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The process of Felting
The wet felting technique we use is a process of laying out combed or carded fibers of wool either in the ultimate shape for their use or as a sheet of fabric later to be sewn into a garment. Felting is using hot water, soap and agitation to change the raw fibers into a fabric. Each fiber of wool contains numerous barbs that bind to each other or find their way through the weave of other fabric materials.
The number of layers is determined by the design. In some cases, only one or two layers are used to produce a very fine and lace-like fabric we call cobweb lace. For heavier fabrics, multiple layers of wool roving are crisscrossed and combined with silk, bamboo, Tencel, cotton and synthetics.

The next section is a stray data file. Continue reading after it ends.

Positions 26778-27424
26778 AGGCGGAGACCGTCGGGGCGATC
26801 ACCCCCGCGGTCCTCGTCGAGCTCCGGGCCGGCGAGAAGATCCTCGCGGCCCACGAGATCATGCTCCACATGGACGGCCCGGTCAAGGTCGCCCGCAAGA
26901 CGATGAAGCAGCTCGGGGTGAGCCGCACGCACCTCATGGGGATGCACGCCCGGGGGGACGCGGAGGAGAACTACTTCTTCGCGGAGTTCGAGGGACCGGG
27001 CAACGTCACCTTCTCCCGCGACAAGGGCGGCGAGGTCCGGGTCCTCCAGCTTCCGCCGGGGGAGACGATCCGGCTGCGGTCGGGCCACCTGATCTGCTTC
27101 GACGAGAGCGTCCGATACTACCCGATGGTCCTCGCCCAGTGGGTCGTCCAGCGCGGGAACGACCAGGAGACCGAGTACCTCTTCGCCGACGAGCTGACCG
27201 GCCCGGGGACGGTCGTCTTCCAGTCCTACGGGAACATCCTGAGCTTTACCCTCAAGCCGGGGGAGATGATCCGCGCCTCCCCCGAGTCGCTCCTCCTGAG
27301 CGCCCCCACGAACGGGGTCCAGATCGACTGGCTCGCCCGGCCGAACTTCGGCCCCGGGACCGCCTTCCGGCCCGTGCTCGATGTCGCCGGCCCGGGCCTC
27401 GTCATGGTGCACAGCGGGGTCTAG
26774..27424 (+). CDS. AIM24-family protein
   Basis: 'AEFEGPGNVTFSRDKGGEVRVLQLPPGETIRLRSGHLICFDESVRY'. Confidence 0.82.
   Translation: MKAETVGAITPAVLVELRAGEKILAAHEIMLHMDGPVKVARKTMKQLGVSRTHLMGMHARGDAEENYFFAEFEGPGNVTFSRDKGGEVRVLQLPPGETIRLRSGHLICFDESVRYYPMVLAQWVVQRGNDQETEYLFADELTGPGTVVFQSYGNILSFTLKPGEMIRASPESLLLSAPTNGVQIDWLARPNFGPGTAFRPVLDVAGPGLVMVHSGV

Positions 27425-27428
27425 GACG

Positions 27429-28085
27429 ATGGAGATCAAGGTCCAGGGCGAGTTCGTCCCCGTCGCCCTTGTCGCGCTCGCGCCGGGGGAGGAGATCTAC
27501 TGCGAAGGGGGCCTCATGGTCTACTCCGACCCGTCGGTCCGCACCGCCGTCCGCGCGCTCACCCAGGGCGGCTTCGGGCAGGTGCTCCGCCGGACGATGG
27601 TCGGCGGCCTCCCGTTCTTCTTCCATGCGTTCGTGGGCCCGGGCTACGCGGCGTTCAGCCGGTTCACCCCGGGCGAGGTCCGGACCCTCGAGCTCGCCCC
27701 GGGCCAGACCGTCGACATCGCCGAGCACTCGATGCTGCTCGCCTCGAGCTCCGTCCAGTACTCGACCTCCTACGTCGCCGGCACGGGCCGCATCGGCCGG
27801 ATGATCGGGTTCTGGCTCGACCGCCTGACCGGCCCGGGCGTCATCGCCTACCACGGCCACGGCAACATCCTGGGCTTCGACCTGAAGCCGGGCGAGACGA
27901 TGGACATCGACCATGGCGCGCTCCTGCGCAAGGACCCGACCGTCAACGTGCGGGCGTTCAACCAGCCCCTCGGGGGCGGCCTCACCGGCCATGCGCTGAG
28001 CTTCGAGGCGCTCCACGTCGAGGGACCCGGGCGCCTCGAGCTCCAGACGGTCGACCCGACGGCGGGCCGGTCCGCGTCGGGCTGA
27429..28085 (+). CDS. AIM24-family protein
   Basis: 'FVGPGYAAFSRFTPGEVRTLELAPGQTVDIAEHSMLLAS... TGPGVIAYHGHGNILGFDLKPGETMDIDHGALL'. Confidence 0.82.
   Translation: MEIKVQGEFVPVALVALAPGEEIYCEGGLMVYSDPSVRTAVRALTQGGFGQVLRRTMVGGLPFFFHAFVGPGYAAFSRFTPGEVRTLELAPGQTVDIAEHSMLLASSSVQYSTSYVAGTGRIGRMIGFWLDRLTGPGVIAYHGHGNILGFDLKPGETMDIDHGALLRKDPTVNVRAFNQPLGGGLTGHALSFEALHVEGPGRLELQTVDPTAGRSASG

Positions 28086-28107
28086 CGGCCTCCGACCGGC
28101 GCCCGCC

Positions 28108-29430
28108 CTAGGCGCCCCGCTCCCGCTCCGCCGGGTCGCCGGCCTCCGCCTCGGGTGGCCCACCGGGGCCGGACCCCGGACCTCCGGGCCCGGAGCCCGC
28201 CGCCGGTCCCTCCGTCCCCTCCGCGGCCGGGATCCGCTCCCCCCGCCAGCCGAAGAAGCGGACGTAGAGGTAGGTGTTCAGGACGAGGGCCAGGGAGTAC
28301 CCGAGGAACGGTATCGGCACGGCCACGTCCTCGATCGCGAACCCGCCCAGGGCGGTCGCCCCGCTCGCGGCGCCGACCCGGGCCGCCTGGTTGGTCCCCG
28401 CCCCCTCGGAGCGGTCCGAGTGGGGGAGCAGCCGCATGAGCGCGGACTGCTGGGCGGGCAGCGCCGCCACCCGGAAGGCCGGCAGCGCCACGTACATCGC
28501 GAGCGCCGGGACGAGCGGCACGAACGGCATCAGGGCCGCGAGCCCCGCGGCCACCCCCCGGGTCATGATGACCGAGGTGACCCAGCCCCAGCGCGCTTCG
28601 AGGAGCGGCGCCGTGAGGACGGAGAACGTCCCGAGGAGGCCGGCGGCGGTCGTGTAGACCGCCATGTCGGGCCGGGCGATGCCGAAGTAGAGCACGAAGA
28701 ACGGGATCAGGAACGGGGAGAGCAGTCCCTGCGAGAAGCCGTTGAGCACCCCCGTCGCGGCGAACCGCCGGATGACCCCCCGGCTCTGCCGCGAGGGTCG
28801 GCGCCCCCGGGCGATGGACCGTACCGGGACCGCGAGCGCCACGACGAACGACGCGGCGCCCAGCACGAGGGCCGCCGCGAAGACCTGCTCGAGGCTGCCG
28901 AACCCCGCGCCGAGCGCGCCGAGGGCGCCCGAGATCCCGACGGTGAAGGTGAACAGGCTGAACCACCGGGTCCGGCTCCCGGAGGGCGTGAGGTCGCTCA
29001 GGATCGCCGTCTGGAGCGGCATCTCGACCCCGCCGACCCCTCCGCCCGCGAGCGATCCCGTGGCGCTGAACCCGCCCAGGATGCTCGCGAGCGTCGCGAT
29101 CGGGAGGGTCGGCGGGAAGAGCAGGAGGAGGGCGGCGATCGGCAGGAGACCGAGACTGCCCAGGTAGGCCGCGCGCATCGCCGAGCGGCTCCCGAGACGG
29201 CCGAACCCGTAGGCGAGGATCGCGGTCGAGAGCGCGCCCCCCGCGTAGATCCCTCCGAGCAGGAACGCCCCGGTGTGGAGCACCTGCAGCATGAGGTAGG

After all the layers of wool and other fibers have been laid out, a solution of soapy water is applied.
The design is laid on a bubble-wrap like surface, rolled up and agitated for long periods of time. The barbs, which naturally occur in the wool fibers, combine or lock, creating a fabric.
Needle felting uses a special barbed needle or array of needles to join the wool fibers to other fabrics or fibers .